Treatment for ASD is provided with a range of specialist interventions that aim to improve communication skills and help with educational and social development. However, it’s also correct to say that like epilepsy, autism is another condition that can’t be cured.
Research on Autism and Epilepsy
Although no evidence suggests that epilepsy or epileptic seizures cause autism, it is now known that autistic people are more likely to develop epilepsy than those who are neurotypical. As well as that, people with epilepsy are more likely to be autistic than those without their condition.
People with autism hold a bigger threat of developing epilepsy if they hold an intellectual disability (ID). Children with autism hold a 20% risk of developing epilepsy when they have an ID, where as the risk for those without one is 8%.
There’s up to a 40% chance of gathering epilepsy that stands for children with autism and severe intellectual disabilities. Approximately 4% of children with autism who have IQ’s above 70 develop epilepsy.
As time continues, the risk of somebody with autism developing epilepsy increases as they make their way through their teenage years and young adulthood.
If you’d like to learn more about how the diagnosis works, and how to support people with autism and epilepsy when seizures occur, then there’s information online that can help you out further. I can tell you now that the answers are very similar to how you deal with the situation for any person who has epilepsy and is neurotypical.
However, people with autism tend to find it more difficult to communicate with others, and therefore may have difficulty communicating what they are experiencing before a seizure occurs. If a child or adult struggles to tell you about these feelings, then it’s best to use alternative communication and create a method for them to make you aware of the problem at hand.
To find out more about epilepsy and autism, you can download this free e-leaflet from autistica.org.uk, or read up on news of the link found between both conditions on many different websites.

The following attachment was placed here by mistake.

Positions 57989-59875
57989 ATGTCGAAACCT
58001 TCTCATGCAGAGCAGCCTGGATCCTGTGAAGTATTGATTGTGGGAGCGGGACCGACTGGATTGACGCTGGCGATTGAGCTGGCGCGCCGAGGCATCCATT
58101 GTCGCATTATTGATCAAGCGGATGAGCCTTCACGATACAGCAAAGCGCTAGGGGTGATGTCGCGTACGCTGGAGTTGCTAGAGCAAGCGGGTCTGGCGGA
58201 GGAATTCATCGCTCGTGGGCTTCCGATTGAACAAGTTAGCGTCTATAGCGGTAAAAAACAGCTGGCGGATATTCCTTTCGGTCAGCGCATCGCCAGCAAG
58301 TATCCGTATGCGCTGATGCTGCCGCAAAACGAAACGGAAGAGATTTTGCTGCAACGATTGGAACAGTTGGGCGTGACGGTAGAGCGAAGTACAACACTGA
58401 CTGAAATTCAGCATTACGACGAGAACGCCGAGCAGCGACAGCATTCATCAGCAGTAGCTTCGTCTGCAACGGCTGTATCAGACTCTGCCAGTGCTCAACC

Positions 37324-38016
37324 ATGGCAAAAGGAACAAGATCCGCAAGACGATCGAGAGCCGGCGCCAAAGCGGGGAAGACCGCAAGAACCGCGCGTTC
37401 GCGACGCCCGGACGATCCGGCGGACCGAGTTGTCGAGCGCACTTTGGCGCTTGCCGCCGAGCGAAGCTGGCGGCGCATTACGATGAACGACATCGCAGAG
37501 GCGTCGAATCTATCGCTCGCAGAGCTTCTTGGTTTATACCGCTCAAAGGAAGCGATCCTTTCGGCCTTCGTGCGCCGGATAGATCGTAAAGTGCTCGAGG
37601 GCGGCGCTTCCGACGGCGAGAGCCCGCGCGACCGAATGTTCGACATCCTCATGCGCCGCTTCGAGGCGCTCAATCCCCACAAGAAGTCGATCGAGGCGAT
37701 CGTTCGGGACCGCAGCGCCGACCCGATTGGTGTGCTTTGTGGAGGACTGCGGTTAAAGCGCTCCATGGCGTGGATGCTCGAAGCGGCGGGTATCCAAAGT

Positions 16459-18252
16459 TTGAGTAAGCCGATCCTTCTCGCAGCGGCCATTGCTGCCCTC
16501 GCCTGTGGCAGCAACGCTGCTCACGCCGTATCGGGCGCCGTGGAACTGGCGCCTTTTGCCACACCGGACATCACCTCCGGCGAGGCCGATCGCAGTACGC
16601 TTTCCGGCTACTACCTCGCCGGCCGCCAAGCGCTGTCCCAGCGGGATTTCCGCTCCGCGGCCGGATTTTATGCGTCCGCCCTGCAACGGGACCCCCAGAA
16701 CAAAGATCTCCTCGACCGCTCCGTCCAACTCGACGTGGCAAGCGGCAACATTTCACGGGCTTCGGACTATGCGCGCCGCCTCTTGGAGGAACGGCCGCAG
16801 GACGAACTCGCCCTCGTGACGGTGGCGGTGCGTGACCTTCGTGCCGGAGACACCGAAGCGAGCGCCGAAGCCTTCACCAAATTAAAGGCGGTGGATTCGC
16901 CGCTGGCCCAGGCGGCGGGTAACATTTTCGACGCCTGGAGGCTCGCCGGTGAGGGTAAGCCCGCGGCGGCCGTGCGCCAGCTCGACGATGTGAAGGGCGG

Fighting Hard for their Rights
When many people in society see children with autism, they wrongfully consider them to be naughty because of their irresponsive and sometimes aggressive behaviour. After a misunderstanding, the behaviour of a child with autism may leave them being mistreated by a teacher or other pupil in school. When this happens, discrimination against a disability has occurred.
For example, a supply teacher could be alarmed when the arms of an autistic boy with autism are flapped towards her after she asks him to move from his seat. After this, she may then have chosen to exclude him from the class.
However, in these circumstances, the supply teacher should have been made aware that the autistic child would respond to her request for movement in this way. Children with autism often find it difficult to take a different approach to routines once a rule has been set. Due to his disability, the continued seat placement may well have been discussed with school staff and considered a reasonable adjustment for the autistic boy to maintain at the start of the year.
It takes a fair bit of effort for parents of children with autism to successfully communicate and resolve differences with their child’s school, but it’s an important task to complete.
Depending on where you live in the UK, finding a diagnosis for your child with autism as well as the support they need can be very difficult. Although the Welsh Government has set a target of 26 weeks, the average time it takes for applicants to move from their referral to a diagnosis for their child with autism is currently two years.
Parents of those with the condition often have to fight hard for the right kind of support and end up paying thousands of pounds for assessments and solicitors to help them gather the help they need.
After Learning a Little More
I don’t consider myself to be any specialist now, but do feel happier knowing that I’ve at least read through the basics and also know more about how epilepsy and autism are linked.
Like epilepsy, autism seems to be a complicated condition, and I’ll be willing to find out more about it when the time is right. Hopefully, as I network with more people regarding many other disabilities, I’ll pick up any more information to raise my awareness of the condition if needed.
By recognising autism, I’ll hopefully have the ability to make others aware of it when needed too. I only hope I can further help raise the main issues for all people with disabilities, and help stop any discrimination that unfortunately still exists within society.